By 1914, Wyeth loathed the commercialism upon which he became dependent and he battled internally over his capitulation the rest of his life, accusing himself of having “bitched myself with the accursed success in skin-deep pictures and illustrations”. He complained of money men "who want to buy me piecemeal" and that "an illustration must be made practical, not only in its dramatic statement, but it must be a thing that will adapt itself to the engravers' and printers' limitation. This fact alone kills that underlying inspiration to create thought. Instead of expressing that inner feeling you express the outward thought … or imitation of that feeling".

Wyeth also did posters, calendars, and advertisements for clients such as Lucky Strike, Cream of Wheat, and Coca-Cola as well as paintings of Beethoven, Wagner and Liszt for Steinway & Sons. He painted murals of historical and allegorical subjects for the Federal Reserve Bank of Boston, the Westtown School, the First National Bank of Boston, the Hotel Roosevelt, the Franklin Savings Bank, the National Geographic Society, and other public and private buildings. During both World Wars, he contributed patriotic images to government and private agencies.

His non-illustrative portrait and landscape paintings changed dramatically in style throughout his life as he experimented first with impressionism in the 1910s (feeling an affinity with the nearby "New Hope Group") then by the 1930s veering to the realistic American regionalism of Thomas Hart Benton and Grant Wood, painted with thin oils and occasionally egg tempera. Wyeth worked rapidly and experimented constantly, often working on a larger scale than necessary, befitting his energetic and grand vision which often tied back to his ancestral past. He could conceive, sketch out, and paint a large painting in as little as three hours.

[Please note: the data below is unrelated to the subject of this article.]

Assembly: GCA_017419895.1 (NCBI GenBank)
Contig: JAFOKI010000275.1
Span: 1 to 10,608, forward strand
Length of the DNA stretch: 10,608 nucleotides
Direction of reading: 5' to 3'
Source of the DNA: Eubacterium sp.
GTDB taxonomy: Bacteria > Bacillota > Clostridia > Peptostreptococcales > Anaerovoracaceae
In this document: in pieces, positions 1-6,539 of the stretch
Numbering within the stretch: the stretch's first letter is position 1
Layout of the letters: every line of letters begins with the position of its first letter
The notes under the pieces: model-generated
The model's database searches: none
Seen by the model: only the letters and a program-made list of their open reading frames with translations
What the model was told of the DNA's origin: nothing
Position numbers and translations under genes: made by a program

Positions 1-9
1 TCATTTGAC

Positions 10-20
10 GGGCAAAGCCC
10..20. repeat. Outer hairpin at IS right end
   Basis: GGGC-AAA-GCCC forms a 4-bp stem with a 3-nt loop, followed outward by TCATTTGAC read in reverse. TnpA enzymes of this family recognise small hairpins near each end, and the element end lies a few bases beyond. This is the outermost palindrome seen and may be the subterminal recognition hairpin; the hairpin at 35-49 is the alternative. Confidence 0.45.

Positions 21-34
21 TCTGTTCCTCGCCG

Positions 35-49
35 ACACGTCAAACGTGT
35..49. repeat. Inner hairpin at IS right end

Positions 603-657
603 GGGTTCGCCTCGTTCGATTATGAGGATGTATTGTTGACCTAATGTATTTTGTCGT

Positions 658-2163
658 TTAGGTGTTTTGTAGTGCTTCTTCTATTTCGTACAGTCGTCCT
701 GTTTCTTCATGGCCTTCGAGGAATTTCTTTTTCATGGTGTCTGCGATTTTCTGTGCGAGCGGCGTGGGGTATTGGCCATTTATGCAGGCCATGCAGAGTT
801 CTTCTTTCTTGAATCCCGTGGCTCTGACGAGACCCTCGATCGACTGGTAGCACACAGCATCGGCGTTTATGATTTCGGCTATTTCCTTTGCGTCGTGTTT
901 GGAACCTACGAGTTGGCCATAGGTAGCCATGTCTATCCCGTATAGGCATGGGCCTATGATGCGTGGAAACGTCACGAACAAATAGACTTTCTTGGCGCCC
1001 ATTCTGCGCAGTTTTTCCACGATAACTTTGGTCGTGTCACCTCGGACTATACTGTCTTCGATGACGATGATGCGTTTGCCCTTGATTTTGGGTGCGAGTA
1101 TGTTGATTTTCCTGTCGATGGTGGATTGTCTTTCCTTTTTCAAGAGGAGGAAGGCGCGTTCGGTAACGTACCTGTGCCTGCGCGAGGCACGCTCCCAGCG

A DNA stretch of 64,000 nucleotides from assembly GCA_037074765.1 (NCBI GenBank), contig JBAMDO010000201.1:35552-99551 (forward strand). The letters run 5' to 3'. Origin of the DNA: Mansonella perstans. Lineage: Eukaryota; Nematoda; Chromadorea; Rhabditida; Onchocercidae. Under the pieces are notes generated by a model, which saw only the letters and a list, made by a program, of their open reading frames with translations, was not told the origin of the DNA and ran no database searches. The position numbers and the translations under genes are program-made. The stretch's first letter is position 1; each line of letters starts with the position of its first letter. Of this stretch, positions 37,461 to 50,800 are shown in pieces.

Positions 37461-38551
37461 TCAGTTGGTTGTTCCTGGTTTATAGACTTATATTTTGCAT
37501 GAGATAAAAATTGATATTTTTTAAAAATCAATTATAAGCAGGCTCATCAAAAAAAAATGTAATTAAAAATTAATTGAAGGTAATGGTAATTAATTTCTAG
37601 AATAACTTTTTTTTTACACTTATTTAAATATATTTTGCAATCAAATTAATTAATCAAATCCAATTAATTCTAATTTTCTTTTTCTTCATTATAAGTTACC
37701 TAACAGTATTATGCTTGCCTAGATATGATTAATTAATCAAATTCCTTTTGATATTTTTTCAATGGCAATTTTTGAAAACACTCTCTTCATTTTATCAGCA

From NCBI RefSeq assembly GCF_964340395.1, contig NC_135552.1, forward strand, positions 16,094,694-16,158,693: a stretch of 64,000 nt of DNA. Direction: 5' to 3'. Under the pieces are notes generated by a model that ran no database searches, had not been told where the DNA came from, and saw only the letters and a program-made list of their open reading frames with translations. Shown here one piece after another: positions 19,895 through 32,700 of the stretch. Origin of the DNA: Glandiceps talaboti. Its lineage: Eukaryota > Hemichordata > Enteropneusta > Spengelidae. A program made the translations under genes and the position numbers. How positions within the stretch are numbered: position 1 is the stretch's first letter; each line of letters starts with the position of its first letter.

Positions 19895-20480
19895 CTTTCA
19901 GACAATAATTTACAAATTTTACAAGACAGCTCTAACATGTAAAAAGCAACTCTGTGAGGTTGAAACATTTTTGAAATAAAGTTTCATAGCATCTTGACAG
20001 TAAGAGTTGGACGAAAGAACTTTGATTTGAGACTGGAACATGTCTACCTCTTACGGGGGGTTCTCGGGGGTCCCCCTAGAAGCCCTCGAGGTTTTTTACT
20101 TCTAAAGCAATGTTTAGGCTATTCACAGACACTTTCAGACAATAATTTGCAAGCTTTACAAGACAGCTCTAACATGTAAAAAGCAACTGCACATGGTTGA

By the 1930s, he restored an old captain’s house in Port Clyde, Maine, named "Eight Bells" after a Winslow Homer painting, and took his family there for summers, where he painted primarily seascapes. Museums started to purchase his paintings and by 1941 he was elected to the National Academy and exhibited on a regular basis.N.C. Wyeth died in an accident at a railway crossing along with his grandson (Nathaniel C. Wyeth's son) near his Chadds Ford home in 1945.
 

The Hostage by N. C. Wyeth, 1911, for Treasure Island by Robert Louis Stevenson

The Hostage by N. C. Wyeth, 1911, for Treasure Island by Robert Louis Stevenson

At the time of his death, Wyeth was working on an ambitious series of murals for the Metropolitan Life Insurance Company depicting the Pilgrims at Plymouth, which was completed by Andrew Wyeth and John McCoy.

In June 1945, he received the honorary degree of master of arts from Bowdoin College. N. C. Wyeth was a member of the National Academy, the Society of Illustrators, the Philadelphia Water Color Club, the Fellowship of the Pennsylvania Academy of the Fine Arts, the Philadelphia Art Alliance, the Chester County Art Association, and the Wilmington Society of Fine Arts.

Significant public collections of Wyeth's work are on display at the Brandywine River Museum in Chadds Ford, and in Maine, the Portland Museum of Art and the Farnsworth Art Museum in Rockland. The Brandywine River Museum offers tours of his Chadds Ford home and studio, the N. C. Wyeth House and Studio. The home and studio was designated as a National Historic Landmark in 1997.

Other works

  • Mowing (1907)
  • Long John Silver and Hawkins (1911)
  • The Great Train Robbery (1912)
  • The Fence Builders (1915)
  • The Giant (1923)
  • Apotheosis of the Family (1932):
  • Dying Winter (1934)
  • The Alchemist (1938)
  • Deep Cover Lobsterman (1939)
  • The War Letter (1944)
  • Nightfall (1945)
  • Stand and Deliver (19??) [